This article provides a great overview of the debate that currently surrounds copyright and Creative Commons, extending into the idea of the commons itself. As we saw, there are those who believe that the commons is nothing but a vast wasteland or an "overgrazed pasture", which my project hopes to discredit by emphasizes the good things that have come out of the commons. There are others who believe in the benefit of the commons, taking into consideration the situation in which they exist and the fact that the web allows for social cohesion and trust among those involved. It is this view that conforms to the models that I expand on, showing the many different ways that online communities have been affected by the commons and vice versa. Importantly, this article explain Creative Commons licenses as well and helps to illuminate the debate about property by offering definitions of terms that are really, less than clear in the law today. It really is the basis for this project.
"The Tragedy of the Commons," Garrett Hardin, Science, 162(1968):1243-1248.
The article begins with the idea that there is a class of problems which Hardin calls the "no technical solution problems," to which he assigns the "population problem". For Hardin, the problem is that population is constantly growing in a finite world, and "a finite world can support only a finite population". This is where the tragedy of the commons comes in, which he relates to an open pasture. He believes that each herdsman will seek to maximize his gain and that there is one negative and one positive outcome from his addition of another animal to the herd. The positive is that the animal will bring in more profit for the herdsman (+1) and the negative is that it will add to overgrazing. The negative, however, affects not only him but many others so therefore it is only equivalent to a fraction of -1. The decision then is easy to add another, and another, and another animal until the pasture can no longer sustain the herds. "Freedom in a commons brings ruin to all."
He uses pollution, oceans, national parks, and overgrazing as examples of the tragedy of the commons in the world today. All of these are a consequence of population. This leads him to argue that the morality of decisions regarding the commons are "system-sensitive"; that is, morality is dependent on the situation at the time (so, killing an endangered species is no longer okay but it was before the species became endangered). Hardin calls for a limitation on breeding. According to him, in a welfare state where everyone is born with an equal right to the commons is a world in "a tragic course of action". An appeal to conscience to control breeding, however, will never work since only some will acquiesce. Instead, he argues for mutual coercion, or "definite social arrangements that will keep [something] from becoming a commons". He cites taxes as an example, since no one enjoys them, but they understand the necessity. Recognizing the necessity of something, like "abandoning the commons in breeding" is the key to finally asserting control.
This article was written long before Creative Commons came about, and even before mass use of the internet. Yet, though times have drastically changed, scholars still site Hardin's work to argue against the commons online (and more specifically Creative Commons licenses which suddenly makes this commons legal) because the sentiment found in his article still runs deep in the minds of many today. The commons seems to many a wasteful form of property and people have argued that the easy access to works, especially things like photographs that are not easily marked with a creator, will create a sort of digital overgrazing and original work will lose its value. However, it is important to remember that Hardin wrote about a finite world. The internet has created something infinite. This distinction changes the whole argument because suddenly there are fewer restrictions. However, this article remains important to the discussion of the commons because it has shaped so much of the current debate that it cannot simply be ignored.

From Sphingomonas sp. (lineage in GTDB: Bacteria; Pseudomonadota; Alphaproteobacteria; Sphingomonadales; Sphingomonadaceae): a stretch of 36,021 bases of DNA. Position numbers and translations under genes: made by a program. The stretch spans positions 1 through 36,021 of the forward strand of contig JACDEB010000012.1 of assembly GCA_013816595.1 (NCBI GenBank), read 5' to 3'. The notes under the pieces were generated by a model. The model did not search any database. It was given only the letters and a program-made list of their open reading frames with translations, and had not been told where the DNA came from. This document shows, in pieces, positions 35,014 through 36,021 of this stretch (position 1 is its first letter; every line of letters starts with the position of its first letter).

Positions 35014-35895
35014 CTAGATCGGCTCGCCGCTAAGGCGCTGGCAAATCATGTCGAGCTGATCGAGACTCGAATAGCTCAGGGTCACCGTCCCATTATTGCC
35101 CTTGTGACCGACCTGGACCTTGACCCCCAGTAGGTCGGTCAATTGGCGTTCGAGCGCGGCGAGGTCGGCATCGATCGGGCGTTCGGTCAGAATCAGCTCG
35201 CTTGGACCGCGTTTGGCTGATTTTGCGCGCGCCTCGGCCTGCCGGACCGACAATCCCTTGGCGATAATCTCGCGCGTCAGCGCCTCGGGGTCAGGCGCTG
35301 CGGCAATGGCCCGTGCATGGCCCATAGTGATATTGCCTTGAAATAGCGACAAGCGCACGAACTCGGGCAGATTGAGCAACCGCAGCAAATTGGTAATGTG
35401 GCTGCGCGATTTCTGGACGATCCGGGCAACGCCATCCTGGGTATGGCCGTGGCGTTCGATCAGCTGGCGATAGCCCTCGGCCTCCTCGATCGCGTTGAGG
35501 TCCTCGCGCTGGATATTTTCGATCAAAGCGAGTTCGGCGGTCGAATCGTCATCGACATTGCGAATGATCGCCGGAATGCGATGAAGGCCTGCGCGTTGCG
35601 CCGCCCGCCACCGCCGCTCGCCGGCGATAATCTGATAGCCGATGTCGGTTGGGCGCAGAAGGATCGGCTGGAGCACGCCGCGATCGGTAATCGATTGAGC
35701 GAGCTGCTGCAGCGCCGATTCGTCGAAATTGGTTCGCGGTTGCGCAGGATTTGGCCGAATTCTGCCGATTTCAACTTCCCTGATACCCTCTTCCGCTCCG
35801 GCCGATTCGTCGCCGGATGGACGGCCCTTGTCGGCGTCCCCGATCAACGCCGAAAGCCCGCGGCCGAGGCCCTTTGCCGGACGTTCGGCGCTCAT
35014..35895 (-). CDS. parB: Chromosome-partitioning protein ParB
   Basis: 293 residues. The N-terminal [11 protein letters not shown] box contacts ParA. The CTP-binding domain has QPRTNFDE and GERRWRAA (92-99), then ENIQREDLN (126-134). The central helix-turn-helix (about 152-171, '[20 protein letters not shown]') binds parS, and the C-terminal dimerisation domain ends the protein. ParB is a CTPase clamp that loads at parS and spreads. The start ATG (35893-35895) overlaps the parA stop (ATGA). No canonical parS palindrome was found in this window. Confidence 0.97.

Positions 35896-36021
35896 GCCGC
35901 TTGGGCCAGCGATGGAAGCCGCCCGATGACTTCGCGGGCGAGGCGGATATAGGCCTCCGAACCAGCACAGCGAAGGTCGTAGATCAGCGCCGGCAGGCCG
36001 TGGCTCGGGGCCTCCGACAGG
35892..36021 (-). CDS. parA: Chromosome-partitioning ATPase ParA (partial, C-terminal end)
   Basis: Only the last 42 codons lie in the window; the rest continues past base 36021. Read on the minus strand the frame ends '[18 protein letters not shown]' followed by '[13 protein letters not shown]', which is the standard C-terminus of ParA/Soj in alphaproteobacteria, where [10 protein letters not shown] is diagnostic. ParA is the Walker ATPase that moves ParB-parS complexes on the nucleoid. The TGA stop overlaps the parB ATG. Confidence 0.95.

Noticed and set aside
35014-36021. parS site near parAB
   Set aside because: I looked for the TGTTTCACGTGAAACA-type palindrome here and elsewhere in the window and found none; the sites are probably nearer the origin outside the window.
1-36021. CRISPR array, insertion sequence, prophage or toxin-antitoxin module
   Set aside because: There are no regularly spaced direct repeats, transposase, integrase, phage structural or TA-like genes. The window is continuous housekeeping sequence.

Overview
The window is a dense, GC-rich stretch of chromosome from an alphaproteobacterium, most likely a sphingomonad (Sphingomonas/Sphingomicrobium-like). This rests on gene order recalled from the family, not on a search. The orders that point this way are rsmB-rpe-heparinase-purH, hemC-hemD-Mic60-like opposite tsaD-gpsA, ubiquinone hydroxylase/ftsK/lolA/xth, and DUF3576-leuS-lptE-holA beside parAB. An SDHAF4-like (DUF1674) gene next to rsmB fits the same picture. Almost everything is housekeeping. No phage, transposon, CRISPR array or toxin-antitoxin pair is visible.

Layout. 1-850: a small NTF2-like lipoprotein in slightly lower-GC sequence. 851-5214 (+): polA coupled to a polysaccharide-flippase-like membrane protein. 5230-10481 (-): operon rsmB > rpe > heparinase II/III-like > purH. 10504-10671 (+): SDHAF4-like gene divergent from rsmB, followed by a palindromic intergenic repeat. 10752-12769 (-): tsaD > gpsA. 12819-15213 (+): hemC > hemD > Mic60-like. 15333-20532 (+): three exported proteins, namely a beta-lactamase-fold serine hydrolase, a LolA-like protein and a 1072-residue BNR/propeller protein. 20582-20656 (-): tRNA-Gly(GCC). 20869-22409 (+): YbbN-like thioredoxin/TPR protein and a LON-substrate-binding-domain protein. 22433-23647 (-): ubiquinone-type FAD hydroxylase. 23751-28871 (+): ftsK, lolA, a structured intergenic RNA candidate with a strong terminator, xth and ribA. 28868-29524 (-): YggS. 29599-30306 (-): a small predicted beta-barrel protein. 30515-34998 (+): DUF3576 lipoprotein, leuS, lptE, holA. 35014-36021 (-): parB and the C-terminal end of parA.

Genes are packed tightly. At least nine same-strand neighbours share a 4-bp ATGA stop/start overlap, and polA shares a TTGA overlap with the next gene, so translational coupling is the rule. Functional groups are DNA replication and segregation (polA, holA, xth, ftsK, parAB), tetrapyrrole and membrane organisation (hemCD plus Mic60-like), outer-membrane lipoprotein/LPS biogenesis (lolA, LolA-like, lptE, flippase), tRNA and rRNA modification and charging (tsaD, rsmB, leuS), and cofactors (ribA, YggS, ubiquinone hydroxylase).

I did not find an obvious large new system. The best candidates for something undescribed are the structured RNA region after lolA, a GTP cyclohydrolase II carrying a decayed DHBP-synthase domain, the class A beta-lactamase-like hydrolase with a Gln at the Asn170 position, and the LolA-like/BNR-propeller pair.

Goldsmith, Kenneth. "UbuWeb Wants to be Free" EPC- Kenneth Goldsmith.
Goldsmith begins by preaching the benefits of poetry, which is according to him the "perfect space to practice utopian politics," meaning that information can be free so long as one is not worrying about making a profit. This is UbuWeb. Everything on the site is free, and it is constantly being updated every Monday with new submissions. The point is that nothing on the site ever goes "out of print". Ubuweb doesn't need sponsors; the ISP is provided free by those sympathetic to the goal of UbuWeb. It is able to remain free from institutions as well and the "academic bureaucracy and its attendent infighting". Most importantly, UbuWeb posts its content without permission from copyright owners. They have never been issued a cease and desist order. In fact, most artists are glad to find their works out there and offer more to the website, which happily accepts because the web provides almost infinite space. And it's no hidden site. UbuWeb has one many prestigious internet awards and become the "definitive source for Visual, Concrete + Sound Poetry" that even schools now use.
The article is actually the About UbuWeb page on the site itself, as well as an article on Goldsmith's own page. This is obviously a model that does not embrace Creative Commons (let alone copyright laws, though they will take things down if asked). It's important to remember that what UbuWeb hosts are works that lack a market value and those creating them do so for the love of it and not with the intention of making a profit. But it's a model that obviously works, and one completely counter to what copyright and CC represent. The difference here is that most works are strictly being copied onto the web, not changed like CC licenses allow, but nonetheless it's a clear violation of copyright law. CC was designed as a way to help alleviate problems with that law, yet there are obviously other just as successful ways of dealing with some of the problems copyright presents- that is, basically ignoring it. So while CC is important, other models such as this are also important to examine when looking at the commons.